“We needed to leapfrog to become industry-leading,” says CIO Jim Kendall. “We’re a relatively small organization, but we were thinking big. We thought about bold process change and moving quickly with a partner that could help us with that change process,” Kendall says.
Those goals led Simbec-Orion to Veeva, an industry cloud provider whose Clinical Trial Management System handles the ins and outs of drug research and development. Implementing Veeva enabled Simbec-Orion to get rid of paper. “We went from 100% manual to digital trial master files in 12 weeks,” says Kendall.
Key Bank, a Cleveland Ohio-based regional bank that serves 15 states, is using the Salesforce Financial Services Cloud to handle 80% of its wealth management business.
“It allows us to spend our time and energy on the remaining 20% to add value,” says Brenda Kirk, EVP and CIO for commercial bank and enterprise payments at Key Bank.
The Salesforce Financial Services Cloud provides a 360-degree view of bank customers, including all customers in a household, based on characteristics such as lending history, account status, and customer service interactions. The cloud also serves up analytic insights to guide banking staff in subsequent customer conversations. “The teams no longer spend time to find that information. They can be proactive,” says Kirk. By taking care of core functions, the industry cloud permits the bank’s wealth management professionals to spend 27% less time on administrative tasks, says Kirk.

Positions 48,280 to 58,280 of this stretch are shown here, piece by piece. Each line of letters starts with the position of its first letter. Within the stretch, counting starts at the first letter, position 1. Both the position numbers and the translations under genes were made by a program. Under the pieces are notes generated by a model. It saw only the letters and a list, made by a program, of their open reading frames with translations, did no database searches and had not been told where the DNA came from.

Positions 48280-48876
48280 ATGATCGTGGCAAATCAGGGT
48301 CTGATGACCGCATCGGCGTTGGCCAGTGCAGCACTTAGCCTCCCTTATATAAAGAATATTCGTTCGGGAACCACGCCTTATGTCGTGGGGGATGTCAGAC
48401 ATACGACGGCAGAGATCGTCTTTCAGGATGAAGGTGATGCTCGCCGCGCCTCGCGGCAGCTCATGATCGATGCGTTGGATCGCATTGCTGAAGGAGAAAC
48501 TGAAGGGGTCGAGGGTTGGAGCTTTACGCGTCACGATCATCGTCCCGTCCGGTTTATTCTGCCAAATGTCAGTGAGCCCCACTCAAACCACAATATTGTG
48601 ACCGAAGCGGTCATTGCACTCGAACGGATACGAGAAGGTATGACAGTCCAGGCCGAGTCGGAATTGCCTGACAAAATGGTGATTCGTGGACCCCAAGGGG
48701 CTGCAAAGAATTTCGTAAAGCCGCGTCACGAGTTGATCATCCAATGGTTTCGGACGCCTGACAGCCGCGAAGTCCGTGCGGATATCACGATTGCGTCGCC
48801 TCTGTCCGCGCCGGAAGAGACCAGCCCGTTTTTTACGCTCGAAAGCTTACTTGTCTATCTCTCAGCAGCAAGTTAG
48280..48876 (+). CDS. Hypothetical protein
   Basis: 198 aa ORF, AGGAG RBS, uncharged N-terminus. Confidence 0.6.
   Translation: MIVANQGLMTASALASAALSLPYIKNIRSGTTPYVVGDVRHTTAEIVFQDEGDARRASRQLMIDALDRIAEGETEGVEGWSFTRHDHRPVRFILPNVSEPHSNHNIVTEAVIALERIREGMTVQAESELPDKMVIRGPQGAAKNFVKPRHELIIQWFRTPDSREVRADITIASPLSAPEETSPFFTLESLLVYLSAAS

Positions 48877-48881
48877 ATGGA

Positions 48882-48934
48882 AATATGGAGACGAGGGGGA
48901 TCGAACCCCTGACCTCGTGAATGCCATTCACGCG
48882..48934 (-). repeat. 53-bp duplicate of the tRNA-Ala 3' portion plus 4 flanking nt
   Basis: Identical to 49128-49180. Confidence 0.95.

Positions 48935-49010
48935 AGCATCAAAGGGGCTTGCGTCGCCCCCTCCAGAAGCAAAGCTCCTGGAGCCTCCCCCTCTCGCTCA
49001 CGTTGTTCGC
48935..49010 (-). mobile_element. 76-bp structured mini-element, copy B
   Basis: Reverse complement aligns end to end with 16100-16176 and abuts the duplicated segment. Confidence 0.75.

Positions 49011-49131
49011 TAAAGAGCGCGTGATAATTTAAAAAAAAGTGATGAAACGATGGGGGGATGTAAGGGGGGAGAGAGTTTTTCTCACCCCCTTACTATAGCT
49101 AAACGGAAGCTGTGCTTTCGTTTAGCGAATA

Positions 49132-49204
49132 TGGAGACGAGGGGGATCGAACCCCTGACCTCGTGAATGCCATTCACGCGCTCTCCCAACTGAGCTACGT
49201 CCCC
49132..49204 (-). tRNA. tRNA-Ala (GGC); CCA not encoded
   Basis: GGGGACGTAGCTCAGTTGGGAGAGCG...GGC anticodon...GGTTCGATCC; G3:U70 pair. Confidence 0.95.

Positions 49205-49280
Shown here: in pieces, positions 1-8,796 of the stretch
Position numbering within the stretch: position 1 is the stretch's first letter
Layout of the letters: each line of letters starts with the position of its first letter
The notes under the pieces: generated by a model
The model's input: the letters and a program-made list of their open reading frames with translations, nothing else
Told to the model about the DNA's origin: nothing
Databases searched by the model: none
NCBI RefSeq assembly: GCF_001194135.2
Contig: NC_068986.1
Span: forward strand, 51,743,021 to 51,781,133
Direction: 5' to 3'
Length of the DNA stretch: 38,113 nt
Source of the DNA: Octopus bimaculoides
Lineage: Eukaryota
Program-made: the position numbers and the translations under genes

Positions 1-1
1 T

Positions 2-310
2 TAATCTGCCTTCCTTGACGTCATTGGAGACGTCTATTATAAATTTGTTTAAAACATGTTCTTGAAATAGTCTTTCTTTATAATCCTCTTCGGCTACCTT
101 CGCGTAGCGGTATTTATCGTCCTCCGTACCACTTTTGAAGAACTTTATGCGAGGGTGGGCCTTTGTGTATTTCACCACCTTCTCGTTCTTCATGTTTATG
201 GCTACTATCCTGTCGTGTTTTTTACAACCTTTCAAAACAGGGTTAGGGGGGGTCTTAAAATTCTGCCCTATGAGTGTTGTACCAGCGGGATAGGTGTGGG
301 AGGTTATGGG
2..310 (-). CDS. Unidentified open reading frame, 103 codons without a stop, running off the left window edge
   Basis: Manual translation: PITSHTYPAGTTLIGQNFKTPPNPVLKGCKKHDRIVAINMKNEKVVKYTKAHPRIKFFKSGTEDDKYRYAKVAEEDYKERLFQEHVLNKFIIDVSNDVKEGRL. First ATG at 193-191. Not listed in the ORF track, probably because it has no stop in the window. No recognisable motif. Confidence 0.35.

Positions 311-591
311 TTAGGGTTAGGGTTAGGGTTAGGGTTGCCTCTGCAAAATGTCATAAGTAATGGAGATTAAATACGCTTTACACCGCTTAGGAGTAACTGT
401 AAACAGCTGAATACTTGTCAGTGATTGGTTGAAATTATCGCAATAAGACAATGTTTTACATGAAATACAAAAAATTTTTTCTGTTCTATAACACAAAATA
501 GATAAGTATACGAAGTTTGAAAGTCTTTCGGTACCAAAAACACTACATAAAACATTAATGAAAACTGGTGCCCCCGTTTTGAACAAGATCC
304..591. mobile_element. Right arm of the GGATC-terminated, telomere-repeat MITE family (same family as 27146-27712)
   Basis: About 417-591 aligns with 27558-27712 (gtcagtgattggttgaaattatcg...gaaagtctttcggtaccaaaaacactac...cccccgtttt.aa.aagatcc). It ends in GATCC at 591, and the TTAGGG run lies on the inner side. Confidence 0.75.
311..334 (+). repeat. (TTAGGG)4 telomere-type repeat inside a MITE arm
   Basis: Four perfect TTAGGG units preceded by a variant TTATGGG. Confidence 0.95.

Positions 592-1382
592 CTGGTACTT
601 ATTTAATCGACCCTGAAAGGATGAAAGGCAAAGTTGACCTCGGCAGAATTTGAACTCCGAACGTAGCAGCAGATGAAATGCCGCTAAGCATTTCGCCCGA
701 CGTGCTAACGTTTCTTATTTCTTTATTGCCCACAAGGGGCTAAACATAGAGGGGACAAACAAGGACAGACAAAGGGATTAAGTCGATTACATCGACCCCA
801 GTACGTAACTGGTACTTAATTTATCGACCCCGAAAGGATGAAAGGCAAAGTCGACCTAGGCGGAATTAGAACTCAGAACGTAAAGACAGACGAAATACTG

Co-innovation: A two-way street of improvement
One trait of industry clouds is the feedback loop for co-innovation between industry cloud users and providers. By garnering input from industry players, platform providers can add features for the benefit of all customers, even competitors of the companies that suggested the improvements. For example, Cleveland Clinic’s Kull says he has given Microsoft feedback about how data should be structured so that patients’ medical records can be married to their consumer activity, the better to schedule ongoing interactions and visits. “You want to make that frictionless,” he says.
In addition, Cleveland Clinic is contributing to Microsoft Cloud for Healthcare innovations that will improve the advance identification of degenerative diseases and cardiac illness, which Microsoft will be able to make available to other healthcare organizations.
Other industry cloud users are also actively providing input. Boston Dynamics is giving back by establishing a Rootstock user group to influence Rootstock on features the robotics company would like to see added to the platform.
Meanwhile, at Simbec-Orion, the presence of four Veeva staffers on-site facilitates ongoing information exchange, according to Kimball. “We give Veeva a huge amount of feedback,” he says. In one case, Veeva delayed the rollout of a classroom-based training feature so it could incorporate Simbec-Orion’s recommendations, the CIO says.
Where’s the edge?
If industry cloud customers all use the same features, including those they suggest themselves, where will they gain a competitive edge? Low-code/no-code development environments provided by many of the industry clouds are enabling “citizen developers” such as business analysts to innovate their own enhancements, notes Forrester’s Leggett. Key Bank is benefiting from the Salesforce Financial Services Cloud’s low-code environment to ease the process of linking data to workflows, according to Kirk.